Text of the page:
A Utah court judge, Scott Johansen, ruled to take away a baby from from lesbian foster parents and instead be placed with a heterosexual couple, claiming it was for the child's wellbeing.
The ruling involved April Hoagland and Beckie Peirce, who were looking after a baby girl for three months. The couple reported that they were hurt and distraught from the result of the ruling. The couple also mentioned that Johansen cited research stating that children "do better" when raised by heterosexual couples. However, Johansen did not provide any specific studies of that research in court. Hoagland believes that the judge imposed his religious beliefs and that was a factor in his ruling. "We are shattered," she said. "It hurts me really badly because I haven't done anything wrong." Hoagland also states that the mother allowed them to adopt and had asked them so do, so the ruling was unfair. Peirce also added that "We have a lot of support." "DCFS wants us to have the child, the Guardian Ad Litem wants us to have the child, the mother wants us to have the child, so the only thing standing in the way is the judge."
A full transcript of Judge Johansen's ruling is unavailable because court cases involving foster children are kept private to protect the children.
The attorneys hired to represent the child are from the Utah Divisions of Child and Family Services (DCFS) and the Guardian Ad Litem Office. They plan to review the decision and possibly challenge it, stating that Utah law does not prohibit same-sex couples from becoming foster parents.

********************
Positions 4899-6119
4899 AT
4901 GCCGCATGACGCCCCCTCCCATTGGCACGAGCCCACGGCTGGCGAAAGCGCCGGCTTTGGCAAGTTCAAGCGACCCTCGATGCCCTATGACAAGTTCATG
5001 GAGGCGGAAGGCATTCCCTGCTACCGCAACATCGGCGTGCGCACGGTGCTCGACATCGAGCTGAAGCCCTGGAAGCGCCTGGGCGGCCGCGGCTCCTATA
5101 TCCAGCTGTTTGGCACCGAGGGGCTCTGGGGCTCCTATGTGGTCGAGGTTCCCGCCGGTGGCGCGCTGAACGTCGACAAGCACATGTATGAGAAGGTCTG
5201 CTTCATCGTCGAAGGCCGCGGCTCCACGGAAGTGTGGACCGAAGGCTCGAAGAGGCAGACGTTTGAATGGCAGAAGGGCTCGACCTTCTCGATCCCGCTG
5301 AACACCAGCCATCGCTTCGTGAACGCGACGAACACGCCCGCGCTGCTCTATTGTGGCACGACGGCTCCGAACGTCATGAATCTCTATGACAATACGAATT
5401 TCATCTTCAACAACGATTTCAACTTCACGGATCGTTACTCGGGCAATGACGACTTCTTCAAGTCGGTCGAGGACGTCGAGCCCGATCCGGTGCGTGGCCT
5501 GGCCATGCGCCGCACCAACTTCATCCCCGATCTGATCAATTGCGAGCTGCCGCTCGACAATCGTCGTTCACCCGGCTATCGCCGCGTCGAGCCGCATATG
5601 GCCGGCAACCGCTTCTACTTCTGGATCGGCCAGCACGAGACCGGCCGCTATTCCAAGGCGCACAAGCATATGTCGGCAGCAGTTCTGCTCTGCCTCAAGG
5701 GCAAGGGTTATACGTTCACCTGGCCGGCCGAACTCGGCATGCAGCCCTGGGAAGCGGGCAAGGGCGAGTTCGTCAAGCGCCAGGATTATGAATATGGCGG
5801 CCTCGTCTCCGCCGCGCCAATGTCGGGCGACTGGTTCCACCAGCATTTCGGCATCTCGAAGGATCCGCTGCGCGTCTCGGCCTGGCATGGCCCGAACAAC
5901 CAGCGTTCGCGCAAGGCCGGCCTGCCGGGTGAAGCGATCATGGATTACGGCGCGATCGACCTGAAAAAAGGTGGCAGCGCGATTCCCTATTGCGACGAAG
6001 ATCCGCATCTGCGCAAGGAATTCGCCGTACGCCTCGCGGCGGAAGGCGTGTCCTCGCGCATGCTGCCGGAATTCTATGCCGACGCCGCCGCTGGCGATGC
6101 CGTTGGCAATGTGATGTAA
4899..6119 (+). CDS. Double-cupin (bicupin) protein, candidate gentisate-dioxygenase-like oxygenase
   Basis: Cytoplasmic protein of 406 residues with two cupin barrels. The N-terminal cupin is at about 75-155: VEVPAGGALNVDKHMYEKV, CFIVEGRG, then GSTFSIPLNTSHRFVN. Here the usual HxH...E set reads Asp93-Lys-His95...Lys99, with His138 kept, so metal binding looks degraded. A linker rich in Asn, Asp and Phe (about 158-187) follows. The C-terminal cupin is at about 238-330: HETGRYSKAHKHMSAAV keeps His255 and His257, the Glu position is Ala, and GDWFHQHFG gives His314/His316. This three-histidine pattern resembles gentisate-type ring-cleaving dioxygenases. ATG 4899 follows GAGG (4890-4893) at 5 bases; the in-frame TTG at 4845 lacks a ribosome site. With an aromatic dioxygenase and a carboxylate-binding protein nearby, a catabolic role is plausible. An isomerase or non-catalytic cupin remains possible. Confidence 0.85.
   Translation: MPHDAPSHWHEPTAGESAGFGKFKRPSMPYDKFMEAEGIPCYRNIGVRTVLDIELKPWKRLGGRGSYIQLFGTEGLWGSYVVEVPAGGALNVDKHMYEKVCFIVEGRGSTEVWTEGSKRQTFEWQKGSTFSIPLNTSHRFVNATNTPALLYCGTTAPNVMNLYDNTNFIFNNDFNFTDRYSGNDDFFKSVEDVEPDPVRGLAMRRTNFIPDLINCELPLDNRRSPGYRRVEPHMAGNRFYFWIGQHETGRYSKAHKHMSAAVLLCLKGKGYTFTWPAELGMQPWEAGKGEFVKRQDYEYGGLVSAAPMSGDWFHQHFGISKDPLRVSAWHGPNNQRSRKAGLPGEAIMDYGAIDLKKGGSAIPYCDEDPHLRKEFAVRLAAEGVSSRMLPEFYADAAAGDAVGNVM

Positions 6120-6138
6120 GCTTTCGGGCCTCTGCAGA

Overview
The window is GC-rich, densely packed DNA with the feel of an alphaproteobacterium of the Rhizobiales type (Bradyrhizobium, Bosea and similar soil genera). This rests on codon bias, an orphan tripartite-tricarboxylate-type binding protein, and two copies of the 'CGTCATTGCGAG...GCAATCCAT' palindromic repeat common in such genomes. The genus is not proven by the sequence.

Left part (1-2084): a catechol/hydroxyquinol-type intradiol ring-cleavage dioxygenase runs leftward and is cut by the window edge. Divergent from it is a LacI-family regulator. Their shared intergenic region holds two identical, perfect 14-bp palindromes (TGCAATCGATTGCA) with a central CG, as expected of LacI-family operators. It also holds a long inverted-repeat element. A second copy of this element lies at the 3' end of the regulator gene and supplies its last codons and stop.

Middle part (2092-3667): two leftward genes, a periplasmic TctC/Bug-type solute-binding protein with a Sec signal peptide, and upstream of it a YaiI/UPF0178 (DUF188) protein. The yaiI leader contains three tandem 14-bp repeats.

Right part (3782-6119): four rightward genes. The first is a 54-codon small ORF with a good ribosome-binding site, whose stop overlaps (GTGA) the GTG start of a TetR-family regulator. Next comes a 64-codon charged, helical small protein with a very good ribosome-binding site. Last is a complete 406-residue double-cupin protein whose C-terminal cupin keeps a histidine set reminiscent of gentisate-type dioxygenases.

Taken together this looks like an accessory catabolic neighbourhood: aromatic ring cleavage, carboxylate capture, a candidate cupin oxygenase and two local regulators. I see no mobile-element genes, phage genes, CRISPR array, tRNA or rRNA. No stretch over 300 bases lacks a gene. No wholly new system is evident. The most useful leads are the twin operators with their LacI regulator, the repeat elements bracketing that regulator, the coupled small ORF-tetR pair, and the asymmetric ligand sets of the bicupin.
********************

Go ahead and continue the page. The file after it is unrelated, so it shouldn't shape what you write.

This ruling triggered controversy in response. Human Rights Watch stated:
"Removing a child from a loving home simply because the parents are LGBT is outrageous, shocking, and unjust. It also flies in the face of overwhelming evidence that children being raised by same-sex parents are just as healthy and well-adjusted as those with different-sex parents. At a time when so many children in foster care need loving homes, it is sickening to think that a child would be taken from caring parents who planned to adopt."
What do you think about the judge's decision? Does he have the power as a judge to make this order? If he was motivated by his religious beliefs, then is that an acceptable factor when making decisions? Why or why not? Should the couple file a lawsuit?
Salt Lake Tribune, Human Rights Campaign, LA Times, Photo